It's a complicated world. Most of the easy problems were solved a long time ago. So how do you solve the tough ones that remain? You use Applied Mathematics, of course! What, you expected some other answer on a page like this?
So what is Applied Mathematics, anyway?
Most often, it involves the use of high performance computing (think supercomputers) to implement sophisticated mathematical and statistical models of real world situations that arise in modern science, engineering, medicine, business, product development, and almost everywhere else you can imagine. Frequently, it is used to computationally conduct experiments that are either too expensive, too dangerous, or simply impossible to carry out in the real world.
Can SDSU prepare me for a career in Applied Mathematics?
Absolutely. We have a strong Applied Mathematics program from the freshman level all the way up through the PhD. Our Applied Mathematics faculty are excellent teachers, and have active research programs that feature extensive undergraduate and graduate student involvement.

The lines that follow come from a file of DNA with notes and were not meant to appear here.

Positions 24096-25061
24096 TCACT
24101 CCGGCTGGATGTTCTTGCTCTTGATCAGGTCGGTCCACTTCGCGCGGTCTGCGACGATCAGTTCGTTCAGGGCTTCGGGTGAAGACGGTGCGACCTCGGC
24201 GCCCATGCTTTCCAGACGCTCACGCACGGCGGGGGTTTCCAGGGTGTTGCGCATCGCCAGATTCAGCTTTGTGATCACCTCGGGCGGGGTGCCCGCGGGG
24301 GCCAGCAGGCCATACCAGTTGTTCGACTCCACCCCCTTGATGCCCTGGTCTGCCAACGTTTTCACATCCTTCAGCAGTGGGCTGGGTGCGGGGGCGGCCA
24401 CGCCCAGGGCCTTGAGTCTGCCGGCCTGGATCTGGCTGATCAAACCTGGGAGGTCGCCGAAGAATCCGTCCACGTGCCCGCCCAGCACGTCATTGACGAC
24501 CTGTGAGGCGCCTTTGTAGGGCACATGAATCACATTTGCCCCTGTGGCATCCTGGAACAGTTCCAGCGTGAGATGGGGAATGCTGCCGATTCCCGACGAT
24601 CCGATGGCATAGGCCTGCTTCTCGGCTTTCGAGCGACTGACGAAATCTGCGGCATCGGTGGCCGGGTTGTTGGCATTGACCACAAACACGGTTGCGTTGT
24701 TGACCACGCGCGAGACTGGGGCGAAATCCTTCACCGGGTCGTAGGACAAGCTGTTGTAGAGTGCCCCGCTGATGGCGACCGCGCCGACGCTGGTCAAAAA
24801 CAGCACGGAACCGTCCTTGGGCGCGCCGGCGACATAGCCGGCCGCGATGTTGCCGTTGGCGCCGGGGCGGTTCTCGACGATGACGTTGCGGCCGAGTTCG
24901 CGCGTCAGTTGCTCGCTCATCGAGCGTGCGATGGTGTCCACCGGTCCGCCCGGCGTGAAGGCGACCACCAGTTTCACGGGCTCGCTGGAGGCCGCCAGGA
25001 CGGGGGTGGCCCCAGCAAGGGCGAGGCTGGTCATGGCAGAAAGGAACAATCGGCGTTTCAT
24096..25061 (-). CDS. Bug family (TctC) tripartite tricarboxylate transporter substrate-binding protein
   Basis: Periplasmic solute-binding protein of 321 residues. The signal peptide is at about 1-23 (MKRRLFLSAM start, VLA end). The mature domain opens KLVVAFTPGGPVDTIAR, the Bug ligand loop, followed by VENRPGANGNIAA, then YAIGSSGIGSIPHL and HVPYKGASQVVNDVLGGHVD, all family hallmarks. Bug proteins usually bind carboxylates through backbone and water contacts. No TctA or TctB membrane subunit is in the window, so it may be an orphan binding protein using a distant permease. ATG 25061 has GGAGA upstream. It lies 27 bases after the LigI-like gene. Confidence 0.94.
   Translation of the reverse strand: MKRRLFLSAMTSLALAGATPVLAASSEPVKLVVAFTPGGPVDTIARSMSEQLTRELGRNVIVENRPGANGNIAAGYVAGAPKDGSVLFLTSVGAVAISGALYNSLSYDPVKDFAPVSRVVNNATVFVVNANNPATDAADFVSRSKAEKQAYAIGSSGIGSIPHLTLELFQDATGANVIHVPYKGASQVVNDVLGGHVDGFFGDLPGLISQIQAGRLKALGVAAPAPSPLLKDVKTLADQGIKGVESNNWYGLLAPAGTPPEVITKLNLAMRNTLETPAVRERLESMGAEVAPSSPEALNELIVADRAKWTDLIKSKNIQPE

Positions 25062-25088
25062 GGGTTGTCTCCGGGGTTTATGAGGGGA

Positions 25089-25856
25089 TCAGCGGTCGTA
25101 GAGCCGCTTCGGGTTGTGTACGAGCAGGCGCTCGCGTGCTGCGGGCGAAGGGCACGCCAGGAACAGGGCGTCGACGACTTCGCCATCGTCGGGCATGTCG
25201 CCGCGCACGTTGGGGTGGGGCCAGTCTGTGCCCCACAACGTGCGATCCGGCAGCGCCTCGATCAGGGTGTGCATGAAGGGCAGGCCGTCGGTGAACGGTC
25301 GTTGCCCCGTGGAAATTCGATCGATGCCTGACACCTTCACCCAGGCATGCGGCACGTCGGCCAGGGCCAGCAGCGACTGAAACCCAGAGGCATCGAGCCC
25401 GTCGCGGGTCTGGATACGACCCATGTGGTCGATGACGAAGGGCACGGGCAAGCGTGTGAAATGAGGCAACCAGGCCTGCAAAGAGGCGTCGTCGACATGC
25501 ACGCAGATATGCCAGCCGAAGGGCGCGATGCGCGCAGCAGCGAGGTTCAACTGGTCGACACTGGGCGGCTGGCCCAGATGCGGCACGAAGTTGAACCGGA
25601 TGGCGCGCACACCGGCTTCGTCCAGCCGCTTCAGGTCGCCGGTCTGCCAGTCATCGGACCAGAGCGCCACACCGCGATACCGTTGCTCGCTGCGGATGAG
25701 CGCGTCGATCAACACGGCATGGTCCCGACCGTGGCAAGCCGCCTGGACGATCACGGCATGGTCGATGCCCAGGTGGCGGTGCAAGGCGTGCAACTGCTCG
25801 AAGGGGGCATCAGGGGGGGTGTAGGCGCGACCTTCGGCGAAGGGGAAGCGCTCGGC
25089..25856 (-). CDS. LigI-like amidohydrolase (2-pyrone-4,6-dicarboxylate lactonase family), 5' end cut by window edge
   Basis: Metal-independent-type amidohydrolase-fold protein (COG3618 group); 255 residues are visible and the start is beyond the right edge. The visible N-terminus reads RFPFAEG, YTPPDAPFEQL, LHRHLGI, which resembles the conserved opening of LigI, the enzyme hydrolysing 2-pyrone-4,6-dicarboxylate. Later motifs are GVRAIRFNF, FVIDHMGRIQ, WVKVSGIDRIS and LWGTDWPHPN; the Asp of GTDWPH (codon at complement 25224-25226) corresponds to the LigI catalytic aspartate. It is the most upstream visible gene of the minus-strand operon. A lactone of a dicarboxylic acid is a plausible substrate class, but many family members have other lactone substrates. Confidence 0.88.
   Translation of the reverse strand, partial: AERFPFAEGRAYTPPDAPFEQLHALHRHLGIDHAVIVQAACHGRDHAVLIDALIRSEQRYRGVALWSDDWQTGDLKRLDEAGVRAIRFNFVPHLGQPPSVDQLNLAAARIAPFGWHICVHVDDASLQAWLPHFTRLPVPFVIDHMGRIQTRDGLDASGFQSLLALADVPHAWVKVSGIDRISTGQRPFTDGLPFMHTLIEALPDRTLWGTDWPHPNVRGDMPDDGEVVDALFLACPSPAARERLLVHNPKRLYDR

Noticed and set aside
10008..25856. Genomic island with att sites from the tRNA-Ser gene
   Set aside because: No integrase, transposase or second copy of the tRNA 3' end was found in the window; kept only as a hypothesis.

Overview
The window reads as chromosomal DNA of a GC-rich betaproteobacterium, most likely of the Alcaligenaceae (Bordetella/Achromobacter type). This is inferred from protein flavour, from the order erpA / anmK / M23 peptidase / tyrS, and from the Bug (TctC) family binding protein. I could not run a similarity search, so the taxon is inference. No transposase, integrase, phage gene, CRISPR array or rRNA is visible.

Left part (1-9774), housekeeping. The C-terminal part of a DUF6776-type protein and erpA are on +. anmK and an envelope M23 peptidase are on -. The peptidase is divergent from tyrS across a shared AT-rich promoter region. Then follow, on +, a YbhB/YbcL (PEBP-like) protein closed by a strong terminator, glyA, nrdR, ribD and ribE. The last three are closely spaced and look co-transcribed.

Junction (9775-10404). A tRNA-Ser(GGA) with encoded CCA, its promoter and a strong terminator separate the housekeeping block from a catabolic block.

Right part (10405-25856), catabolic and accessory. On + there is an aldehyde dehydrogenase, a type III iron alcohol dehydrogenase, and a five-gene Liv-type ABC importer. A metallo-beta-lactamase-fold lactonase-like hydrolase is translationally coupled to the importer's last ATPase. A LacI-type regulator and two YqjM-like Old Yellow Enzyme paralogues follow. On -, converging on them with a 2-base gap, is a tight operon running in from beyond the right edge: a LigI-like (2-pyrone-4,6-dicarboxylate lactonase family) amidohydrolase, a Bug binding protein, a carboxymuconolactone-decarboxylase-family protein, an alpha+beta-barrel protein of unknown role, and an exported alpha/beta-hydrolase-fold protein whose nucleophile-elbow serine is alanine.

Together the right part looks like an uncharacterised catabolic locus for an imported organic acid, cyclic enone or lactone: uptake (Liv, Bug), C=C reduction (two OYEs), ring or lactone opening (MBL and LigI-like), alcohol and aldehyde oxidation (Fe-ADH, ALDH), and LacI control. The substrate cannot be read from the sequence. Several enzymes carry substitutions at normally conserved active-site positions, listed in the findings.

Here are some examples of what you might do as a Applied Mathematician:
- Predict disease spread after bioterrorism attack
- Design drugs for pharmaceutical companies
- Create more realistic movie animations
- Optimize production in an automobile factory
- Create more effective cancer therapies
- Mathematically model an exploding star
- Optimize traffic flow patterns in a city
- Maximize reward/risk ratios in investments
- Optimize best forest management strategy
- Improve weather prediction techniques
Who hires Applied Mathematicians?
- Government agencies (NSA, CIA, NASA)
- State and municipal governments
- Computer companies (Microsoft, IBM)
- Animation firms (Industrial Light and Magic)
- Energy firms (Lockheed-Martin Energy Research)
- Electronics firms (Phillips, Motorola, IBM)
- Aerospace firms (Boeing)
- Auto manufacturers (Ford, GM)
- Financial firms (Prudential)
- Communications firms (Verizon, AT&T)
- Pharmaceutical firms (Pfizer, Merck)
- Petroleum producers (Exxon, Amoco)